Clinton, South Carolina, Wednesday, January 11, 2017, 11:58 a.m.
Here’s what Tony Stewart and Carl Edwards have in common, and it’s not much.
Both, when they arrived at NASCAR’s highest level, were a sportswriter’s dream, and some of those then in the business couldn’t wait to tear them apart.
Tony arrived in 1999, more a white tornado than Ajax Cleaner.
“Ajax is the one with more ammonia!” as the ads said.
I was closer to the battlefield than most. I think we got along because we were both incurable smartasses. I was writing a book about Tony. That book would have been better if it was all I had to do, but there was this piddling matter of having to write three newspaper stories a day from the track. Some of our conversations went like this:
Tony: “That sonuvabitch. I’ll never talk to him again.”
Me: “Did you actually read what he wrote?”
T: “I don’t care what he wrote.”
M: “Well, the most objectionable thing he said was lifted with attribution from my column.”
T: “I didn’t read it.”
M: “Isn’t that a little like me saying you can’t drive a lick without ever watching you race?”
T: “I guess.” He’d smile. Get those dark eyes to stop flashing, and Tony could make fun of himself.
Somehow, I could reason with him. Maybe it was because he knew I wasn’t out to get him. Maybe he took my criticisms more constructively. I never found Stewart to be dishonest, though, as time went on, he learned grudgingly to be more honest in private than public. NASCAR never broke his spirit, but it trained him a little. A bit of a wall developed, but I doubt Tony built it. It was constructed around him. Perhaps the Mexicans paid for it.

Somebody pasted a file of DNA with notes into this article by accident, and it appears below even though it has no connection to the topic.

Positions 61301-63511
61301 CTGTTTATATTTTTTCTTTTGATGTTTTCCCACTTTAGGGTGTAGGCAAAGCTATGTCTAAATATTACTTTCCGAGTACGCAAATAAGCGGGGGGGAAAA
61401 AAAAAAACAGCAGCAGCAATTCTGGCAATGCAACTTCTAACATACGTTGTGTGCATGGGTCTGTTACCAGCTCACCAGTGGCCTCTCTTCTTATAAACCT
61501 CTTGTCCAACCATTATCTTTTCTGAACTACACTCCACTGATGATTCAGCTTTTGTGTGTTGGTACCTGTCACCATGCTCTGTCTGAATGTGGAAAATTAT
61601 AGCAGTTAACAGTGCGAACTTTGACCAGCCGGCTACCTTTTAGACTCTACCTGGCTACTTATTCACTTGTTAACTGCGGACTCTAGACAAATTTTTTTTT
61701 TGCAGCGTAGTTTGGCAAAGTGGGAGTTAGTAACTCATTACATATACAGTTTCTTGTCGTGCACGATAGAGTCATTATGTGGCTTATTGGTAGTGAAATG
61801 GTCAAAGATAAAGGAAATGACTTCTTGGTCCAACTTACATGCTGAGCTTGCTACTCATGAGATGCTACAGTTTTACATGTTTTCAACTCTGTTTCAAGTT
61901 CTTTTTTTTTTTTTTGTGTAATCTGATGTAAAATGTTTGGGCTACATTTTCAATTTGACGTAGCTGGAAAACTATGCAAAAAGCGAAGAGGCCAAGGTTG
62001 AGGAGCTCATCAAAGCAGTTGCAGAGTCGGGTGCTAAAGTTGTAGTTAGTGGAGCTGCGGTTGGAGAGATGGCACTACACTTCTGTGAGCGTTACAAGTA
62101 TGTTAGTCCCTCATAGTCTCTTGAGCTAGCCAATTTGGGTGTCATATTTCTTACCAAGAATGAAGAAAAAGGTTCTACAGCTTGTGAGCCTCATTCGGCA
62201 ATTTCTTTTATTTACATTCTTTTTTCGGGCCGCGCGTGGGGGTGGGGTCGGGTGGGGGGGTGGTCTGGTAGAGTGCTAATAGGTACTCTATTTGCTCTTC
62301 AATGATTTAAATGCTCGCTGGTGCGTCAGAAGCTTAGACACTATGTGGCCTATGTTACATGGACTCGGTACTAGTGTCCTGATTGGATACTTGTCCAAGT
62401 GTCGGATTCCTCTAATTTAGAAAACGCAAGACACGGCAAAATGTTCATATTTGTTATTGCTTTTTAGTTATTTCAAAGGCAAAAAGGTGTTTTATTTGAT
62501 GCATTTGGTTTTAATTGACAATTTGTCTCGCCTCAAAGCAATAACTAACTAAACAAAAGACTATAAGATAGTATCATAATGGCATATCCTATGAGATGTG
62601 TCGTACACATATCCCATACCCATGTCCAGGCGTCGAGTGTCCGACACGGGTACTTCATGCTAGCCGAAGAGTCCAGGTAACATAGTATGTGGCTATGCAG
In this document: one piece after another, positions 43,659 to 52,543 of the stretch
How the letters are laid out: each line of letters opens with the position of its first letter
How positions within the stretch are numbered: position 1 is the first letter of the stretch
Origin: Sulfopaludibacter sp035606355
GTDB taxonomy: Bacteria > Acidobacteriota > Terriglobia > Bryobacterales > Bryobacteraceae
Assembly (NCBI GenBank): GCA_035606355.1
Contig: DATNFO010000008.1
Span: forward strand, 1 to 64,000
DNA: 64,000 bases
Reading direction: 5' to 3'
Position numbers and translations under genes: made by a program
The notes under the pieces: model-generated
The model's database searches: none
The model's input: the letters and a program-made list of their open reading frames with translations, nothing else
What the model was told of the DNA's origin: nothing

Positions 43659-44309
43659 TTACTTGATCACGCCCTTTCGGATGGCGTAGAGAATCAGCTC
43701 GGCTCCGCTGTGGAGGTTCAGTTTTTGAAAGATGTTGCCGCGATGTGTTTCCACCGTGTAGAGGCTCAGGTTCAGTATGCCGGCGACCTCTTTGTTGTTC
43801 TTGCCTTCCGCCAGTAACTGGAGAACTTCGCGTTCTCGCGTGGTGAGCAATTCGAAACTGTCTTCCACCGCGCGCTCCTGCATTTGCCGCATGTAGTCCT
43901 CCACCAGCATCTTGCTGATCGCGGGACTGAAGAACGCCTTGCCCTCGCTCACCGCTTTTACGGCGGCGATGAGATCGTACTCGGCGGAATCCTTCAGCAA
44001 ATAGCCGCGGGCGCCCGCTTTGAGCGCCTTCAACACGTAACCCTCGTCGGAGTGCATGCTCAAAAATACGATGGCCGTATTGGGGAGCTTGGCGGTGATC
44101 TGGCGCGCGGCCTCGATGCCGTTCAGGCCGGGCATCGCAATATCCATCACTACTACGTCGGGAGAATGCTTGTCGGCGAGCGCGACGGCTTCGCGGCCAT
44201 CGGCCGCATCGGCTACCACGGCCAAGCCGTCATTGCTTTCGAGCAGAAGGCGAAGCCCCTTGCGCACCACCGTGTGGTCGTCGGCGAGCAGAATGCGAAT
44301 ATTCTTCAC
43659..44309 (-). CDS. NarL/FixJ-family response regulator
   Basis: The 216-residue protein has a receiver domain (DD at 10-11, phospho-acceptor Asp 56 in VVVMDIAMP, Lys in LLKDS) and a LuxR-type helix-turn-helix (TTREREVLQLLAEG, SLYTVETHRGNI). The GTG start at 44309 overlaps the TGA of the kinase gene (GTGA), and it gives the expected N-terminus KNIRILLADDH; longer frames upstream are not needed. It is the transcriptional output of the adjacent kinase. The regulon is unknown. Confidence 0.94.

Tony Stewart is the most interesting athlete I’ve ever written about.
When Tony once disparagingly referred to Carl Edwards as “Eddie Haskell,” he was typically gaudy and ill-considered. Carl isn’t the weasel of Leave It to Beaver. Carl is more like Theodore Cleaver, “the Beaver” himself, or older brother Wally. Carl can be a bit more of an Eagle Scout than the real world can withstand. Carl believes the good guys always win. It wouldn’t be enough to win the championship. Carl would want to ride off in the sunset.
Carl never won the championship, but he still wanted to ride off in the sunset before he got too old to enjoy it.
I loved writing about both of them, but, more than that, I loved hanging out with them. I loved watching Nelson Stewart, Tony’s father, race a TQ Midget, with Tony fretting as if he were the parent and Nelson the son. I loved it when Carl showed up in the parking lot of Charlotte Motor Speedway, took my guitar and played it better than I could.
Now that I’m old, washed up and out of touch, I want Tony Stewart and Carl Edwards to have that delicious opportunity.
Last night, I played an old Hank Williams Jr. song I had almost forgotten:
You gotta say things you want to say / Go out and do things your own way / You can climb any old mountain once you’ve made up your mind.
Emphasis on old mountain. Tony belonged in the era of Curtis Turner and Junior Johnson. Carl wanted to stand up for truth, justice and the American way. Tony needed a jug of moonshine. Carl needed a cape.
Stop by L&L Office Supply, 114 North Broad Street, Clinton and buy one of my novels. Buy Cowboys Come Home, Forgive Us Our Trespasses, Crazy of Natural Causes, The Intangibles, and/or a volume of my short stories, Longer Songs. They’re all signed and reasonably priced.
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Cowboys Come Home is my brand-new, fresh-off-the-press western, a tale of two World War II veterans of the Pacific who come back home to Texas, intent on resuming their cowboy ways.
Forgive Us Our Trespasses is a tale about a crooked politician who wants to be governor, whatever it takes, and another man trying to stop him. It’s outrageous.
Crazy of Natural Causes is about the fall and rise of Chance Benford, a Kentucky football coach who reinvents himself. It’s original.
The Intangibles is about the South in the 1960s, complete with racial strife, bigotry, resentment, cultural exchange and, of course, high school football.
The Audacity of Dope is the tale of Riley Mansfield, a pot-smoking songwriter turned national hero with a taste for the former and a distaste for the latter.
Longer Songs is a collection of 11 short stories that all began in songs I wrote.
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